This week, in our Brit Lit I class, we studied the works of John Donne. I've loved his poetry ever since I first read it for my own undergraduate British Literature class--it's so shocking, so beautiful, so different from the poetry that comes before it, especially the religious poetry.
We laughed over his carpe diem poem "The Flea," and we all appreciated the conceits in his "A Valediction: Forbidding Mourning," but the poem that engendered the most discussion was this one:
HOLY SONNETS. XIV.
Batter my heart, three-person'd God; for you
As yet but knock; breathe, shine, and seek to mend;
That I may rise, and stand, o'erthrow me, and bend
Your force, to break, blow, burn, and make me new.
I, like an usurp'd town, to another due,
Labour to admit you, but O, to no end.
Reason, your viceroy in me, me should defend,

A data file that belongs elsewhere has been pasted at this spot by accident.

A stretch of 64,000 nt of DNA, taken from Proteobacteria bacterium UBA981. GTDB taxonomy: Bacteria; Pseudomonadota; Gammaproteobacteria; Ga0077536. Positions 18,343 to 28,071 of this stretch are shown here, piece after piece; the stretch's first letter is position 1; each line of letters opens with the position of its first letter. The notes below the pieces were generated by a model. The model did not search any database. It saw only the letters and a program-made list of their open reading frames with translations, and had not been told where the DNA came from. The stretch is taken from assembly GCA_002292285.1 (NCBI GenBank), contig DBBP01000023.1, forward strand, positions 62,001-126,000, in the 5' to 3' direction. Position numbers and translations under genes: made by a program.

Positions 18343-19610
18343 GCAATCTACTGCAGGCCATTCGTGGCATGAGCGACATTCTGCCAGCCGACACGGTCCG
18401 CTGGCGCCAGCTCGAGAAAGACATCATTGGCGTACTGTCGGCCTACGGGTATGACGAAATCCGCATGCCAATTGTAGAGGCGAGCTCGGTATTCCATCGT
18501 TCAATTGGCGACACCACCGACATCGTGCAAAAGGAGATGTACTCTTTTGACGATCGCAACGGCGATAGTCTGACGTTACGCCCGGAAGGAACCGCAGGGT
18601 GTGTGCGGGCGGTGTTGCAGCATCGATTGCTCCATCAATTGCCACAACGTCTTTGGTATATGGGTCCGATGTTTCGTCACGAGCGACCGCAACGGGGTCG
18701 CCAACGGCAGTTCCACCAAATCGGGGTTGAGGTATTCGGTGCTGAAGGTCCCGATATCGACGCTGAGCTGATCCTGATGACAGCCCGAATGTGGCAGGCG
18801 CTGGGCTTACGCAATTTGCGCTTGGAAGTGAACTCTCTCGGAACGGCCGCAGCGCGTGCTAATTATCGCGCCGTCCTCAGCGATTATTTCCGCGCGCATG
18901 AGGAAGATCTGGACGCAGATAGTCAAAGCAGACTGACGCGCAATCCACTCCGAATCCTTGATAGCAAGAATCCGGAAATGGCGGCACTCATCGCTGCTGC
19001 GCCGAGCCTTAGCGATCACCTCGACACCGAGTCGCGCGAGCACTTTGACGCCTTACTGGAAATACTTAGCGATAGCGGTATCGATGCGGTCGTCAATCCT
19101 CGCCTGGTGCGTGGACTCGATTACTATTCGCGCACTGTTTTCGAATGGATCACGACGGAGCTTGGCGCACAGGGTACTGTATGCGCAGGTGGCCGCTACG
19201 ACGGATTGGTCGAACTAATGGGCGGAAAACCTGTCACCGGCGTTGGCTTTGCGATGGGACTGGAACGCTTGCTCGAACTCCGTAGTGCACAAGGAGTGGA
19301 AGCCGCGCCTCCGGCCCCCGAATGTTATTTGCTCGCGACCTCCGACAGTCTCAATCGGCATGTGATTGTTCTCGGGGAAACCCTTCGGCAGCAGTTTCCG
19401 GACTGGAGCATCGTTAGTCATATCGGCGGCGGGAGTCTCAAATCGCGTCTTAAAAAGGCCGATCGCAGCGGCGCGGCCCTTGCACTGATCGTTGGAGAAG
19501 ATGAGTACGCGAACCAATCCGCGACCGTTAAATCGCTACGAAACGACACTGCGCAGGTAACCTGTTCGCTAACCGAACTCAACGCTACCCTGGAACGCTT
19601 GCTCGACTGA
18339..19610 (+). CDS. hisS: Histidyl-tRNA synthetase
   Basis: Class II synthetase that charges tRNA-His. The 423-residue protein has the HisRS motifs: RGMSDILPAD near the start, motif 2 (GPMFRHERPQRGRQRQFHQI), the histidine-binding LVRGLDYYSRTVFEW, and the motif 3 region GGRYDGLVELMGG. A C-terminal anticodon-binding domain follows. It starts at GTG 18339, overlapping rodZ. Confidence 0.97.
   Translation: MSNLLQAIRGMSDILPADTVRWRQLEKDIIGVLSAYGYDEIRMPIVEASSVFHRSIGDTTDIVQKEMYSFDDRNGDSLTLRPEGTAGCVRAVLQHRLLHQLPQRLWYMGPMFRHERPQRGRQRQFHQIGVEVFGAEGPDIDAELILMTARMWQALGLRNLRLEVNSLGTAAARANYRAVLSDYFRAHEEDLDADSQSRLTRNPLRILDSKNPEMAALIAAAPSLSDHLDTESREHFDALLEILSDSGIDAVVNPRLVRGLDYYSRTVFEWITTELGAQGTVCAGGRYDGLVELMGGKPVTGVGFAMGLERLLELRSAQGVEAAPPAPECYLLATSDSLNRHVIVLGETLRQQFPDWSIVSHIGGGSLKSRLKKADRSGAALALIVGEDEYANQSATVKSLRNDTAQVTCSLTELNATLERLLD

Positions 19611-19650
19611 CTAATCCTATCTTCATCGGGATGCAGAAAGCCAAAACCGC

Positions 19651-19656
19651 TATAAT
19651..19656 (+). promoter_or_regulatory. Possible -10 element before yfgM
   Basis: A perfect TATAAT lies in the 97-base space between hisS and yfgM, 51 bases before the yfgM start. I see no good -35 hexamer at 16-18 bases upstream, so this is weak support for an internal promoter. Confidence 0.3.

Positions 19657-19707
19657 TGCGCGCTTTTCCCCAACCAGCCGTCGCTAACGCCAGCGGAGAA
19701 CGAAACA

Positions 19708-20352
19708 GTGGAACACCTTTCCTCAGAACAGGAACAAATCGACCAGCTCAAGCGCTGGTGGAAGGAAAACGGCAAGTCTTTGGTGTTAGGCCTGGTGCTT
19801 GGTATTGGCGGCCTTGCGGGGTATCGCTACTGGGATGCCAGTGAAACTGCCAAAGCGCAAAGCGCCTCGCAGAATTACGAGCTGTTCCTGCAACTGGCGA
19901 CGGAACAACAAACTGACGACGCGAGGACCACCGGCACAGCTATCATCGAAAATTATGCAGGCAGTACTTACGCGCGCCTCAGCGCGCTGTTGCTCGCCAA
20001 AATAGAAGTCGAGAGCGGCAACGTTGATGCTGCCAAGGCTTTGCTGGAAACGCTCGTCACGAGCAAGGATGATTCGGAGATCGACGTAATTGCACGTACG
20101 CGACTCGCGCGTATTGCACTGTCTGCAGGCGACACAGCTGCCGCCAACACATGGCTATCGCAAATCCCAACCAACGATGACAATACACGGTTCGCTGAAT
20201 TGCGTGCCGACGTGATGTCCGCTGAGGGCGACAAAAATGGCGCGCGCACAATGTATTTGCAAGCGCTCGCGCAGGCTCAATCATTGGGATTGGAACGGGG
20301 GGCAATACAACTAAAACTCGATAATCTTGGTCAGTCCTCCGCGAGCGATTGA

But is captived, and proves weak or untrue.
Yet dearly I love you, and would be loved fain,
But am betroth'd unto your enemy;
Divorce me, untie, or break that knot again,
Take me to you, imprison me, for I,
Except you enthrall me, never shall be free,
Nor ever chaste, except you ravish me.
Not every student liked it, of course. But most did. And not just in a "That's an okay poem" kind of way. The fervor of the poem was mirrored in their responses to it. In a world full of bland clichés about God, the idea of someone longing for Him enough to beg for his violent posession holds a strange attraction.
I love classes like that.